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A Fourth of July Weekend Tradition: Immigrants Become U.S. Citizens
Nearly three dozen immigrants, ages 18 to 57, became U.S. citizens in a ceremony on Friday honoring the Fourth of July. Thousands did the same in the last week around the United States and the world.
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Thirty five immigrants became U.S. citizens at a naturalization ceremony in Manhattan Friday. The ceremony, timed to honor the Fourth of July, included five military service men and women, among them Paola Sanchez (far left), a native of Colombia who is a member of the National Guard.
(Photo by E.J. Aguado Jr.)

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Immigrants from 18 different countries took the oath of citizenship at the Fraunces Tavern Museum, a historic landmark in the Financial District of Manhattan, on Jully 1. They were among more than 24,000 people who became U.S. citizens in about 350 ceremonies held across the nation and other countries.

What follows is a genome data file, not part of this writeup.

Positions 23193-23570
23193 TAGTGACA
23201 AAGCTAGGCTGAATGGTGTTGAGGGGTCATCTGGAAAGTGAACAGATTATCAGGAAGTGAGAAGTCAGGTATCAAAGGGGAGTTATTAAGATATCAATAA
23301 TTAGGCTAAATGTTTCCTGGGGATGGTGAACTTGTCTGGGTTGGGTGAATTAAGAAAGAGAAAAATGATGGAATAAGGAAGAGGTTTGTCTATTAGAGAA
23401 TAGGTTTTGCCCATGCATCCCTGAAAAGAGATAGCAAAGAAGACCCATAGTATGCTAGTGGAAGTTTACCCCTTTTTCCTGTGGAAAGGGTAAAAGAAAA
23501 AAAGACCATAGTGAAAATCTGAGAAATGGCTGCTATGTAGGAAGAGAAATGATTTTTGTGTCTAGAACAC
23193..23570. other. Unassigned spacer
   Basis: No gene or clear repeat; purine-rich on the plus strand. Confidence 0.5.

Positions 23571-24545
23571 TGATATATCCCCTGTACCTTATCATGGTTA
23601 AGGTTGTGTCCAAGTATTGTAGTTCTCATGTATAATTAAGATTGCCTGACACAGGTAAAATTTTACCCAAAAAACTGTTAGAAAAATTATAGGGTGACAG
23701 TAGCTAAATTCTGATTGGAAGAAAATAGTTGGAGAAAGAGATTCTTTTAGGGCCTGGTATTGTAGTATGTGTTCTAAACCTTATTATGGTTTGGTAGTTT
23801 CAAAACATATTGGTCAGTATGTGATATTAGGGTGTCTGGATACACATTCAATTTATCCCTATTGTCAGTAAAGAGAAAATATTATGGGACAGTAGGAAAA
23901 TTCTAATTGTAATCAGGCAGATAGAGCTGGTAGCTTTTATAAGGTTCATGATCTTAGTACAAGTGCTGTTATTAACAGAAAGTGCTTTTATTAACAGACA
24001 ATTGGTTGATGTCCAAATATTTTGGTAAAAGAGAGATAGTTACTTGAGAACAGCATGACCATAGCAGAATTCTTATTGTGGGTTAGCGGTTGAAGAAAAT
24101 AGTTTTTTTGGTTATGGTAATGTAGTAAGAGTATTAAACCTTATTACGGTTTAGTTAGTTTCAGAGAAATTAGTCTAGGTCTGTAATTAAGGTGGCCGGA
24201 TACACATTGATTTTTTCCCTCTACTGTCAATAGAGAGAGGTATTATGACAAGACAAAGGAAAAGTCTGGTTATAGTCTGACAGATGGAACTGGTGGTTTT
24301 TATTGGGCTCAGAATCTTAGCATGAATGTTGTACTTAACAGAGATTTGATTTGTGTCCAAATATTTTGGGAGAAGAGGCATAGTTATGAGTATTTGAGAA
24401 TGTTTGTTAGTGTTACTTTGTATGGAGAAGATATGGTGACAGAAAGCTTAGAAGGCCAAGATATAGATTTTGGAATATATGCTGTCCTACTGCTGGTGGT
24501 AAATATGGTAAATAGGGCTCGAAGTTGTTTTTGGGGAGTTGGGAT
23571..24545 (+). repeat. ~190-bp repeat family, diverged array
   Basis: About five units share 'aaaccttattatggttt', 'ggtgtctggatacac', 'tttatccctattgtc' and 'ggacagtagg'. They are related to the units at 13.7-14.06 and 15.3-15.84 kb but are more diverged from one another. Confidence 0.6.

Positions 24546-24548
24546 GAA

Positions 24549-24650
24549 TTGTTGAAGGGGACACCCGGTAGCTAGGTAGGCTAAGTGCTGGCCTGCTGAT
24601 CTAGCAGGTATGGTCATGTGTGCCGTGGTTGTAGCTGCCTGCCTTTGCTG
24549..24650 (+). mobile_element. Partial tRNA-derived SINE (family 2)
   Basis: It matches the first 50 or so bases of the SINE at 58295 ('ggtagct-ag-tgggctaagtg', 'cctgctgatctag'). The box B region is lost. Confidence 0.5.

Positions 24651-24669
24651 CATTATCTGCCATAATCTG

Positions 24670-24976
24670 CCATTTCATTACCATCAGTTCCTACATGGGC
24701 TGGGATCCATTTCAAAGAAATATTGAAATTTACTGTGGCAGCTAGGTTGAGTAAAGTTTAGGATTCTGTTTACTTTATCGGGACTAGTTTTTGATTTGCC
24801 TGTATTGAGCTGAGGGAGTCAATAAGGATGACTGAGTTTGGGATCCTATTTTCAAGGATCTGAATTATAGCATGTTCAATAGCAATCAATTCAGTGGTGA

(Photo by E.J. Aguado Jr.)

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The citizens-to-be listen to President Barack Obama speak about becoming a naturalized citizen.
(Photo by E.J. Aguado Jr.)

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Paola Sanchez, a native of Colombia who is a member of the National Guard, holds her new naturalization certificate after the ceremony in Manhattan at Fraunces Tavern Museum, where George Washington said farewell to his troops after the revolutionary war.
(Photo by E.J. Aguado Jr.)

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Ivan Saragusti, an Argentinian immigrant, took the oath of citizenship in Manhattan on July 1. Saragusti is a 21 year old who has been in this country almost 11 years.
(Photo by E.J. Aguado Jr.)

A Fourth of July Weekend Tradition: Immigrants Become U.S. Citizens

Nearly three dozen immigrants, ages 18 to 57, became U.S. citizens in a ceremony on Friday honoring the Fourth of July. Thousands did the same in the last week around the United States and the world.

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